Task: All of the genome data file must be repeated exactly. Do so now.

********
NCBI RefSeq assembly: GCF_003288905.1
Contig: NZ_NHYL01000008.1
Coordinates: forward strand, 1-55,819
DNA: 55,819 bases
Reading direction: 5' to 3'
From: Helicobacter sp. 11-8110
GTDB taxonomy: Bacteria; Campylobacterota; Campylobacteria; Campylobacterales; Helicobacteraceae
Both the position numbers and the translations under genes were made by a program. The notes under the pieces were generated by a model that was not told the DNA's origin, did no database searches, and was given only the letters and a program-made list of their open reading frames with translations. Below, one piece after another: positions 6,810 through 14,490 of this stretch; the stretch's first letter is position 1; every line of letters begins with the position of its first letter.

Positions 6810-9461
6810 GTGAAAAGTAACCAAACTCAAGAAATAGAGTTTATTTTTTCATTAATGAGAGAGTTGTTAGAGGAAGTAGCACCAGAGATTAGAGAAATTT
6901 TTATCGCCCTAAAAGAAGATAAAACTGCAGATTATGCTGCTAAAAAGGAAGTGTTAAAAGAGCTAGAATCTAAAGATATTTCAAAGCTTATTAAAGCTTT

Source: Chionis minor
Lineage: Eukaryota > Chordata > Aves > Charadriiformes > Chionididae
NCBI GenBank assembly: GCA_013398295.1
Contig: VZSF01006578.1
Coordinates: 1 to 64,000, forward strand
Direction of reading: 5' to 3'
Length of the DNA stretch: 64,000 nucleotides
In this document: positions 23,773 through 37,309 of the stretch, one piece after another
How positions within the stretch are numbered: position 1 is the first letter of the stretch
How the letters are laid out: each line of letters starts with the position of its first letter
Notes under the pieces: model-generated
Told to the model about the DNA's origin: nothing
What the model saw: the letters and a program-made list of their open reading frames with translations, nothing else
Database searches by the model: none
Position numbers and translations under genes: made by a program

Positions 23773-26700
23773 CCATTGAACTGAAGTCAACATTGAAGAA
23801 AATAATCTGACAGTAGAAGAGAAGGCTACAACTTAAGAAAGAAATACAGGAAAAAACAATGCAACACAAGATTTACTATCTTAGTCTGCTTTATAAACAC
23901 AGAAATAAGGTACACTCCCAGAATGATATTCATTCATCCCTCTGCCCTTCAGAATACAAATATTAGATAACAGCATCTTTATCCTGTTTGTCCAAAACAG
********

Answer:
NCBI RefSeq assembly: GCF_003288905.1
Contig: NZ_NHYL01000008.1
Coordinates: forward strand, 1-55,819
DNA: 55,819 bases
Reading direction: 5' to 3'
From: Helicobacter sp. 11-8110
GTDB taxonomy: Bacteria; Campylobacterota; Campylobacteria; Campylobacterales; Helicobacteraceae
Both the position numbers and the translations under genes were made by a program. The notes under the pieces were generated by a model that was not told the DNA's origin, did no database searches, and was given only the letters and a program-made list of their open reading frames with translations. Below, one piece after another: positions 6,810 through 14,490 of this stretch; the stretch's first letter is position 1; every line of letters begins with the position of its first letter.

Positions 6810-9461
6810 GTGAAAAGTAACCAAACTCAAGAAATAGAGTTTATTTTTTCATTAATGAGAGAGTTGTTAGAGGAAGTAGCACCAGAGATTAGAGAAATTT
6901 TTATCGCCCTAAAAGAAGATAAAACTGCAGATTATGCTGCTAAAAAGGAAGTGTTAAAAGAGCTAGAATCTAAAGATATTTCAAAGCTTATTAAAGCTTT

Source: Chionis minor
Lineage: Eukaryota > Chordata > Aves > Charadriiformes > Chionididae
NCBI GenBank assembly: GCA_013398295.1
Contig: VZSF01006578.1
Coordinates: 1 to 64,000, forward strand
Direction of reading: 5' to 3'
Length of the DNA stretch: 64,000 nucleotides
In this document: positions 23,773 through 37,309 of the stretch, one piece after another
How positions within the stretch are numbered: position 1 is the first letter of the stretch
How the letters are laid out: each line of letters starts with the position of its first letter
Notes under the pieces: model-generated
Told to the model about the DNA's origin: nothing
What the model saw: the letters and a program-made list of their open reading frames with translations, nothing else
Database searches by the model: none
Position numbers and translations under genes: made by a program

Positions 23773-26700
23773 CCATTGAACTGAAGTCAACATTGAAGAA
23801 AATAATCTGACAGTAGAAGAGAAGGCTACAACTTAAGAAAGAAATACAGGAAAAAACAATGCAACACAAGATTTACTATCTTAGTCTGCTTTATAAACAC
23901 AGAAATAAGGTACACTCCCAGAATGATATTCATTCATCCCTCTGCCCTTCAGAATACAAATATTAGATAACAGCATCTTTATCCTGTTTGTCCAAAACAG